By way of obiter, the Court proceeded to examine whether a stay would be warranted on the basis of the arbitration clause in the FFA Account Agreement. The Court’s reasoning was that, because there is no relevant exchange in this case, the arbitration clause does not on its face apply to the present dispute. On the evidence before the Court which appears to be undisputed, the trades that were executed under the FFA Account Agreement were carried out through a clearing house, which is different from an exchange.

The Defendants tendered an English legal opinion which took the view that the English courts would not limit the arbitration clause to only situations where an exchange is involved. The English courts would focus on the provision for arbitration, treating the rest of the clause as the relevant mechanism which could be modified to the situation at hand.

The Court rejected the Defendants’ argument on the premise that the Courts would be slow to override the plain words in the parties’ agreement. The Court was unable to conclude on the evidence that there is any absurdity or that parties had intended to give an expanded meaning to the word “exchange”. The Court took the view that the threshold for granting a stay under section 6 of the International Arbitration Act was not met.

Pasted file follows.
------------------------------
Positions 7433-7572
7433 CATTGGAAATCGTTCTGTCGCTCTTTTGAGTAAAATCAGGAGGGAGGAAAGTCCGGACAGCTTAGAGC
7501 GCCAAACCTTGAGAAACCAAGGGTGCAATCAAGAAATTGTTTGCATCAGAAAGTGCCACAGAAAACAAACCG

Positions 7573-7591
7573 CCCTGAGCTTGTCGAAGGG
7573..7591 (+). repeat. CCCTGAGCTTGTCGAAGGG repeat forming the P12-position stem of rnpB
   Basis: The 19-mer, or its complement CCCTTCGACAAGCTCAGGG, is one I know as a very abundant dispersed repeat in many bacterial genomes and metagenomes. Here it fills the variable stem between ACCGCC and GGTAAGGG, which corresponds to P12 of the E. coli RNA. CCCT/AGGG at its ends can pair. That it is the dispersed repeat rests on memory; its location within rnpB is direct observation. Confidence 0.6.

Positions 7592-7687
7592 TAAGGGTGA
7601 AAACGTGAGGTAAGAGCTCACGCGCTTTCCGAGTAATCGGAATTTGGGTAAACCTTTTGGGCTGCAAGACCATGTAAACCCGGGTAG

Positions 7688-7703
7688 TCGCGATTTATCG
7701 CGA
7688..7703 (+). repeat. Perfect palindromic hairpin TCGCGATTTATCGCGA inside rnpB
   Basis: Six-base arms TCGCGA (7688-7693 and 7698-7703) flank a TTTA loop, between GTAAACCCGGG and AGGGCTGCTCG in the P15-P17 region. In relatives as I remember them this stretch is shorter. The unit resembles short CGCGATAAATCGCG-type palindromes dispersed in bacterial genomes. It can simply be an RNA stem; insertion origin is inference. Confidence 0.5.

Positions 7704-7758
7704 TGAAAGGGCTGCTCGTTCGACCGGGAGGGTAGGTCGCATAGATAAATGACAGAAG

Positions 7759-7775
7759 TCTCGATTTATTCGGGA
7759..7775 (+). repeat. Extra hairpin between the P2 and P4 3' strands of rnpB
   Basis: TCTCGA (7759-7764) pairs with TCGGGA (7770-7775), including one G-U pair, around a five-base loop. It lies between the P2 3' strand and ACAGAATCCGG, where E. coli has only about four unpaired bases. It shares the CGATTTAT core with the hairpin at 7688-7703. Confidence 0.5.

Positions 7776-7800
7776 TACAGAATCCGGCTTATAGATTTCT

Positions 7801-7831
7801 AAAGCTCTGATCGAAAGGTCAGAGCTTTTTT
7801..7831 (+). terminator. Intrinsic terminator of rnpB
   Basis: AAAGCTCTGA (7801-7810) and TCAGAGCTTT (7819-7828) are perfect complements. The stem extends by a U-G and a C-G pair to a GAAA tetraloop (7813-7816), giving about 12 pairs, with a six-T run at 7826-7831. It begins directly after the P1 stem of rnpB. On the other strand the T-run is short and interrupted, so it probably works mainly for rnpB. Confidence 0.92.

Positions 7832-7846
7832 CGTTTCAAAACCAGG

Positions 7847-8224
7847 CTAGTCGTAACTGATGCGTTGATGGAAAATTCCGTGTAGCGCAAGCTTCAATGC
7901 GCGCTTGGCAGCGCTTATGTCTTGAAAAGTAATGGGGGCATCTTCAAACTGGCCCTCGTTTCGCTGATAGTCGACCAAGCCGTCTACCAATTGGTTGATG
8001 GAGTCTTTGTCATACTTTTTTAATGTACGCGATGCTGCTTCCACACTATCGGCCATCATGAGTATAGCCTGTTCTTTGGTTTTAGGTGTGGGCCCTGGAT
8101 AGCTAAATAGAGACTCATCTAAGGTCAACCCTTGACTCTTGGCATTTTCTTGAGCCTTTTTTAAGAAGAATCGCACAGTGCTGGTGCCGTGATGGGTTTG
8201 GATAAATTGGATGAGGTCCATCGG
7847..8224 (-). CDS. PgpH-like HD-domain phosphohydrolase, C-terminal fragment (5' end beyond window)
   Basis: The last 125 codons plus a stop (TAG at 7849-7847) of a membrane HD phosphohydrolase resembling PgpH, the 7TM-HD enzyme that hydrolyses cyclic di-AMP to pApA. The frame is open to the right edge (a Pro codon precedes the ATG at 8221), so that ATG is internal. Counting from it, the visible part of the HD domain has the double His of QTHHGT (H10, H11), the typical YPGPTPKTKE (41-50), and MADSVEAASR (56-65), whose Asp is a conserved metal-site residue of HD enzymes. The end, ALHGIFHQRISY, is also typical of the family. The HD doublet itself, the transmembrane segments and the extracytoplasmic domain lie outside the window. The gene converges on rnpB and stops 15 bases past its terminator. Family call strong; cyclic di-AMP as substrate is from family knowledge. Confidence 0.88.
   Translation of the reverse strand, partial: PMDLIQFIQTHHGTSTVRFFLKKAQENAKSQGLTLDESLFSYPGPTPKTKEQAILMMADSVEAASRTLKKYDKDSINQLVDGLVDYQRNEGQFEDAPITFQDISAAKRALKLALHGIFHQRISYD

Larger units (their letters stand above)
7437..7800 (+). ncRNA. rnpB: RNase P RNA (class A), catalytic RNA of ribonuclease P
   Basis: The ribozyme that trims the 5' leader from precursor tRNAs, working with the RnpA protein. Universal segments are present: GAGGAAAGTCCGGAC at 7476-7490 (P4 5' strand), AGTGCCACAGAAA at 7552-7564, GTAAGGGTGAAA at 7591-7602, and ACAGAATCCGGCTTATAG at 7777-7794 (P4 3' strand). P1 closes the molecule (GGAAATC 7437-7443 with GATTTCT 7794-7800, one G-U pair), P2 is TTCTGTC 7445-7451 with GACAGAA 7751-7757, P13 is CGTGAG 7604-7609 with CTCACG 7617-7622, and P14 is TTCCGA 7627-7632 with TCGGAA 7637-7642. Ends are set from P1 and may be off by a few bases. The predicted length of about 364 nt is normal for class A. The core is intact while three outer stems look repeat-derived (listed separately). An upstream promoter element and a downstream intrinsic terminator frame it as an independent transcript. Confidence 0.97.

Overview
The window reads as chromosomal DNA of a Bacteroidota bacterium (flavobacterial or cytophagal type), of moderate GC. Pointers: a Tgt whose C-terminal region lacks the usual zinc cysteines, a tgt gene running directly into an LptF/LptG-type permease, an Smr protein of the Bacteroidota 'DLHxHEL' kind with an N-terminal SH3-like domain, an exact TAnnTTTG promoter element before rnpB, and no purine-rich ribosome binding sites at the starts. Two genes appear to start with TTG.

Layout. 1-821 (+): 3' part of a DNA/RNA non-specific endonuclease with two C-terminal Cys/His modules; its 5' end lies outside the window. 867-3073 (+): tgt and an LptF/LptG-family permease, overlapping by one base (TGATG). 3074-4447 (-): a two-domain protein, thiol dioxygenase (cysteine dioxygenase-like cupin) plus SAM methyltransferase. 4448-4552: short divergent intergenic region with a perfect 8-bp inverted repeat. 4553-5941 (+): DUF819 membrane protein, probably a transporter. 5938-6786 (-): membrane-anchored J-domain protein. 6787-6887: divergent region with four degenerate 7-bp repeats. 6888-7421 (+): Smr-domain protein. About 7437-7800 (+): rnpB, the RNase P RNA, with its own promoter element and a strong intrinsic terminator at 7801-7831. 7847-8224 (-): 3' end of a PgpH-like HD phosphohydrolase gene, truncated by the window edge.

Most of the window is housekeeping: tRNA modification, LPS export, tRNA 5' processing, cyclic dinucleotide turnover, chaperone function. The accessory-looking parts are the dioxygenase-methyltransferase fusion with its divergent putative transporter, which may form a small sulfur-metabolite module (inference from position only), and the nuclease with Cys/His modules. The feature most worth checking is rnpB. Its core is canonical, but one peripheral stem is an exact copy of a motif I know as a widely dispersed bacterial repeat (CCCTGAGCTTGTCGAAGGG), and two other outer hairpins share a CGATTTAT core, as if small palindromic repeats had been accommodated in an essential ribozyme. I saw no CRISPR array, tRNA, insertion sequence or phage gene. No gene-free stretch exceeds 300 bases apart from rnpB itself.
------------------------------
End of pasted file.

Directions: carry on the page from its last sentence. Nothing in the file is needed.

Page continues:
Comments

Observers have suggested that the Court’s decision is “unusual” because the arbitration clause in this case was coherently drafted—the Singapore Courts have on previous occasions, such as HKL Group Co Ltd v Rizq International Holdings Pte Ltd [2013] SGHCR 5 and Insigma Technology Co Ltd v Alstom Technology Ltd [2009] SGCA 24, saved other defective arbitration agreements between commercial parties when the defect was more apparent. These observers have suggested one way of rationalizing this decision: a bad arbitration clause is more likely to be saved than one that is coherent but inapplicable, because the Court would be reluctant to “rewrite” the clause.

In this writer’s view, the Court’s decision is defensible. The outcome of such cases does not simply turn on how well-drafted the clause is; a fundamental touchstone is whether the parties have evinced, prima facie, an intention to arbitrate the specific dispute at hand. On the facts of this case, the intention of the parties is gleaned by reading both the dispute resolution clauses in the FFA Account Agreement, i.e. clauses 20 (arbitration clause) and 22 (jurisdiction clause), together.